Write Soon Again
From Your Afflictionated Brother
Daniel E. Reedy

James May send his best respects to Samuel Wetstone
please to tell him
Give him by best respects

Direct your letter as before


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31. May 24, 1862
To Brother John J. Reedy
Camp near Newbern
48th Regt. Co. E U.S.A.
May 24th 1862
Dear Brother
            Sir with pleasure I seated myself to write these few lines to you Hoping to find you in the same state of health As this leaves me at present. Further I let you know that I am now near Newbern on Thursday evenging we went on board the steamer Massasoit for Newbern and landed there on Friday at twelve o clock in Newbern then we started for our camp but we had to stand on the street for nearly two hour with our knapsack on our backs waiting for the band and then we march though Newbern which is a fine a town as I ever seen about the size of Pottsville and the street are very nice to shade on both sides of the road but we had great time coming Hatteras bring nineteen hours on the water we run in the neuse river at day light and after coming up we seen all the rebel Batteries and then we came to blockade and after running along all the boys cheered us and after coming up to the gun boat stars and stripes they cheered and fired their cannons but this is a very fine place hear we are once more on solid ground and we are camp about a mile above the town of newbern on a hill and the fifty first Pennsylvania right above us and the apples are half grown out ant the peaches too and the blackberries are ripe and plenty of them too and some very nice trees here too full of birds and flowers we are laying near the new fort which is a splendid place and the nigers are still working at it yet But I must come to speedy close give my best respects to all my acquaintances and friends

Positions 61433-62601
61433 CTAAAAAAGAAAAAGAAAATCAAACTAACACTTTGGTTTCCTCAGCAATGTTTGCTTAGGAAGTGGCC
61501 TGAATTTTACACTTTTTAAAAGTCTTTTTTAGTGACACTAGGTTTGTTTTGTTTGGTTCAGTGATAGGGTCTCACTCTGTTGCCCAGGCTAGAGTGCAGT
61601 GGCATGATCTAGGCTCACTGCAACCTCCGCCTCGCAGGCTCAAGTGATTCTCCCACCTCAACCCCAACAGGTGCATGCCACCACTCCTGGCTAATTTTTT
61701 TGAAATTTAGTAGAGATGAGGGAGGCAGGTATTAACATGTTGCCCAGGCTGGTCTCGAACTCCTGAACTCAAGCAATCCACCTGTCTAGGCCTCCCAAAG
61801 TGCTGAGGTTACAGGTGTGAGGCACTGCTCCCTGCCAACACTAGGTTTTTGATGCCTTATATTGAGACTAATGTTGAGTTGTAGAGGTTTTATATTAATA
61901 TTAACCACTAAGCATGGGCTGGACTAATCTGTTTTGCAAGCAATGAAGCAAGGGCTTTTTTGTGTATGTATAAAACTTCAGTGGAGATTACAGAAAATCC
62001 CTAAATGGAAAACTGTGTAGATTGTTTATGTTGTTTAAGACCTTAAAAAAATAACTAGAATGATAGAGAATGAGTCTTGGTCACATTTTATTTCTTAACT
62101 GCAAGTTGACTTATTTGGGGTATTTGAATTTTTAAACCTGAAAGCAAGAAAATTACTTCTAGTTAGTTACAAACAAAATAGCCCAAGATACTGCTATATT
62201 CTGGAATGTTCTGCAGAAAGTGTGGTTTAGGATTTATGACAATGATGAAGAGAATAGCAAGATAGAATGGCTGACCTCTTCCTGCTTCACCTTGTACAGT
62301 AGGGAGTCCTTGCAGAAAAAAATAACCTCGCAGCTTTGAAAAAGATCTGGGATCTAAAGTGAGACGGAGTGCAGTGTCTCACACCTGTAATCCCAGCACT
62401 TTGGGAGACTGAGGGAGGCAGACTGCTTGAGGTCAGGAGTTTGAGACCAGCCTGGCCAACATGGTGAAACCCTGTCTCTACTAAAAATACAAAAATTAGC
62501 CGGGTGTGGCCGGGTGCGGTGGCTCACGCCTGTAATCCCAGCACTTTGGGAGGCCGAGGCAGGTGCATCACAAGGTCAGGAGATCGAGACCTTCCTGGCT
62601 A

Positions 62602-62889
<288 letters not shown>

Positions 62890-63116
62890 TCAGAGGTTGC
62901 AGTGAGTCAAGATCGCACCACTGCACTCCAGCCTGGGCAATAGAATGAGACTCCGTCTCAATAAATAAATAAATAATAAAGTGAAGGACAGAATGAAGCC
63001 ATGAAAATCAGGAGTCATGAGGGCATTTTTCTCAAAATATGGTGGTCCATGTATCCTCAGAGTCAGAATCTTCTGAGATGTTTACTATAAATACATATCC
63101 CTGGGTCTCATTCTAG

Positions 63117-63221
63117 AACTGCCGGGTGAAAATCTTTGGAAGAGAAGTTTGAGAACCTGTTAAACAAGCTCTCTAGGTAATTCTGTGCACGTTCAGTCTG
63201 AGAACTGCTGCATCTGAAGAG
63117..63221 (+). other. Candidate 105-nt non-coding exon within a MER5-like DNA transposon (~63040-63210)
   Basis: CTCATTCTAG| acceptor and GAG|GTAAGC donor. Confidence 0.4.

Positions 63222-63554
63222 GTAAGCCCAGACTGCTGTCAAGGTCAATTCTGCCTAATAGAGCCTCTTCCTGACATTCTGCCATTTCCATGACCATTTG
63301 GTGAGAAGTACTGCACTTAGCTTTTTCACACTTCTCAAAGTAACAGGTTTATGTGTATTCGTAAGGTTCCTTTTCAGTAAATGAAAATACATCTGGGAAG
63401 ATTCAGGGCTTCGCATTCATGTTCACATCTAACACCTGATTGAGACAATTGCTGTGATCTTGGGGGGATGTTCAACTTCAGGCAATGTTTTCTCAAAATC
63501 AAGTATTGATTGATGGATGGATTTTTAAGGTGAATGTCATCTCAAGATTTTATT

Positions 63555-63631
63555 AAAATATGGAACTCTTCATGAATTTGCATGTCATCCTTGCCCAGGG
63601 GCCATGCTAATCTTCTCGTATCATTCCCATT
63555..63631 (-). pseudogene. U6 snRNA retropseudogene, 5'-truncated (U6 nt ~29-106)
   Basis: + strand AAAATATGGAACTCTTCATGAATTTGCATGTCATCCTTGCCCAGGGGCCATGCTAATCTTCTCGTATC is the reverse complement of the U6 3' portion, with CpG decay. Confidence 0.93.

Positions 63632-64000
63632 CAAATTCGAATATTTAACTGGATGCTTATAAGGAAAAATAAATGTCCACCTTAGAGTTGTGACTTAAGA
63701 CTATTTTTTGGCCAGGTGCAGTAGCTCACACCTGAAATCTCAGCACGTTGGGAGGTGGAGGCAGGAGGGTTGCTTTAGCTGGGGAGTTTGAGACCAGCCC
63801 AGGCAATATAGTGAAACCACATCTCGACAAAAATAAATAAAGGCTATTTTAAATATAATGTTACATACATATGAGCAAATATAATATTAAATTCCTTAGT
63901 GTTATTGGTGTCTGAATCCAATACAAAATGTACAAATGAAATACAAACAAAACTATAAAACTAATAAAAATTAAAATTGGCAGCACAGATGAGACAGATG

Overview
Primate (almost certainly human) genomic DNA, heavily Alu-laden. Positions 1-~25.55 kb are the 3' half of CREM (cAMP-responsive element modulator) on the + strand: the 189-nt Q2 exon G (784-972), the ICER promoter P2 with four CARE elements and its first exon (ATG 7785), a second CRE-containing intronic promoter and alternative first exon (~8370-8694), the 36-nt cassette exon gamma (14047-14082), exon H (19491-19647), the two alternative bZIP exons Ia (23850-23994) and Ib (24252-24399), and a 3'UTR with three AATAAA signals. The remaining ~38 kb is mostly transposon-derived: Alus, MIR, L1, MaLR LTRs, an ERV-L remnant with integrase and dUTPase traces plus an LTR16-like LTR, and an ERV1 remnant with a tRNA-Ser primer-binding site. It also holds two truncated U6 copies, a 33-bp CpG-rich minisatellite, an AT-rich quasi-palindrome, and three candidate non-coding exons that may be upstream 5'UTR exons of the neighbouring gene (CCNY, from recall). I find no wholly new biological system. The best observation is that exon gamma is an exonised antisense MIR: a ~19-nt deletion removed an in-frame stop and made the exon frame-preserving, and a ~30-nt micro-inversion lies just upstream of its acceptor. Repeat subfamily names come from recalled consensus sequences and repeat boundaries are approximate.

So adieu
From Your Afflictionated Brother
Daniel E. Reedy
Direct your letters to Daniel E. Reedy
Company E 48 Regt P.V.
1st Brigade 2nd Division
Burnsides Expedition
            Newbern N.C.
            via New York

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32. June 1, 1862
To Father B.E. Reedy/Donaldson, PA
Camp near New Bern
June 1st 1862
Dear Father